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May 5, 2022

Colorectal Cancer Incidence Among Adults Younger Than 50 Years—Understanding Findings From Observational Studies of Lower Gastrointestinal Endoscopy

Author Affiliations
  • 1Flatiron Health, New York, New York
  • 2Center for Pharmacoepidemiology and Pharmacoeconomic Research, University of Illinois Chicago
  • 3Department of Medicine, Fox Chase Cancer Center, Philadelphia, Pennsylvania
JAMA Oncol. 2022;8(7):981-983. doi:10.1001/jamaoncol.2022.0863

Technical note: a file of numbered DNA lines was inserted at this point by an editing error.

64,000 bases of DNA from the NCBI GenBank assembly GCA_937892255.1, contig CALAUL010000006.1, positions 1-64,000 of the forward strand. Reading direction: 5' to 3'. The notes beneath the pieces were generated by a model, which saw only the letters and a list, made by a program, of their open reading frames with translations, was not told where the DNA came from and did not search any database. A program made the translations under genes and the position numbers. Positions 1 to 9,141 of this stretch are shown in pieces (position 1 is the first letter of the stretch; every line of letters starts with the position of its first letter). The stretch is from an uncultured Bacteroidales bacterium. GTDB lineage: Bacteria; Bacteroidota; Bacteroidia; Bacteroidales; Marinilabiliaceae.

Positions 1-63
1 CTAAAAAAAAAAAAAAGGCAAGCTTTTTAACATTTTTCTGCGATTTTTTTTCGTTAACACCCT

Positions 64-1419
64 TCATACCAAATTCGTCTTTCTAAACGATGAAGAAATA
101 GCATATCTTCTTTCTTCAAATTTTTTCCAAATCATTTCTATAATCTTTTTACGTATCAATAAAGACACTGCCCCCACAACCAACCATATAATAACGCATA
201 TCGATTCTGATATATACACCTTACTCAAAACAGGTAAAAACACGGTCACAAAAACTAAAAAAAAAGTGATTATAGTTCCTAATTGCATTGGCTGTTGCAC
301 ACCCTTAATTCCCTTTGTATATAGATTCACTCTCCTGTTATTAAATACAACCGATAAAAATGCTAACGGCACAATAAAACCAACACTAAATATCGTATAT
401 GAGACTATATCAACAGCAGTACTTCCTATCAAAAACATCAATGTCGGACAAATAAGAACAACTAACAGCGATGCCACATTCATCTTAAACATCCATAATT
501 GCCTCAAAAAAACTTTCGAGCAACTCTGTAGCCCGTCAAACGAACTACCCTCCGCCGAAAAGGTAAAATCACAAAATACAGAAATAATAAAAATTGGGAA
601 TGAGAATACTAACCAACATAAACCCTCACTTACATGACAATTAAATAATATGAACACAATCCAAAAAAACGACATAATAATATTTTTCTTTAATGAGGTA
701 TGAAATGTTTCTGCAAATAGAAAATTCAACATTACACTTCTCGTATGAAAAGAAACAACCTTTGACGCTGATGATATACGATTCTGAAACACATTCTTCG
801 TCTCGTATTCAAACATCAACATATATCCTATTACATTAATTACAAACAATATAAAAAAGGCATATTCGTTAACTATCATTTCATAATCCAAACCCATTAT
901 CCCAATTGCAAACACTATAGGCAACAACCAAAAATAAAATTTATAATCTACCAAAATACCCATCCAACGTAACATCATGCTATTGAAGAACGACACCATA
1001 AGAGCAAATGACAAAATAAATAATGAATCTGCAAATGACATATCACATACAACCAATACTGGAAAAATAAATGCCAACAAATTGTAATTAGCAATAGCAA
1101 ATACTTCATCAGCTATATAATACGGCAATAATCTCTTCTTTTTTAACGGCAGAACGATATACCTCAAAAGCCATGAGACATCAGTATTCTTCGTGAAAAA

The population of patients diagnosed with colorectal cancer (CRC) is increasingly younger. The median age for the diagnosis of CRC shifted from 72 years in the early 2000s to 66 years in 2020.1 This is because CRC incidence is increasing among adults younger than 50 years and decreasing in older age groups.2 Lower gastrointestinal screening endoscopy has the potential to reduce cancer incidence by identifying a treatable premalignant condition (ie, adenomatous or serrated polyps) and to reduce cancer mortality by enabling diagnosis of malignant disease at an earlier stage. In the past 4 years, the American Cancer Society3 and the US Preventive Services Task Force4 recommended lowering the age for screening to 45 years for those at average risk of CRC. This qualified recommendation was made on the basis of microsimulation models of CRC screening in a hypothetical cohort of 40-year-old eligible patients.5,6 Qualified means that although clear evidence of benefit exists, so does uncertainty about whether the benefits outweigh the harms of screening endoscopy for younger individuals at average risk of CRC. In this issue of JAMA Oncology, Ma et al7 addressed the lack of empirical data demonstrating the utility of earlier screening through an analysis of the Nurses’ Health Study II,8 with data collected between 1991 and 2017. Among 111 801 women with more than 2 decades of follow-up, the authors examined associations between endoscopy initiation at different ages and risk of incident CRC. The authors found that compared with no endoscopy, initiation of endoscopy before 50 years of age was associated with a reduced risk of CRC; they also found a greater reduction in the absolute risk of CRC through 60 years of age associated with endoscopy initiation before 50 years of age compared with initiation at 50 years of age or later. Previous large observational studies, including an emulation of a clinical trial of CRC screening,9 have sought to quantify the real-world benefit of endoscopy in terms of CRC incidence in the population of adults aged 50 years or older. We discuss how well observational studies can address questions regarding CRC prevention for which we are ultimately seeking answers. Does early CRC screening save lives? Can screening strategies for adults younger than 50 years at average risk for CRC be personalized?

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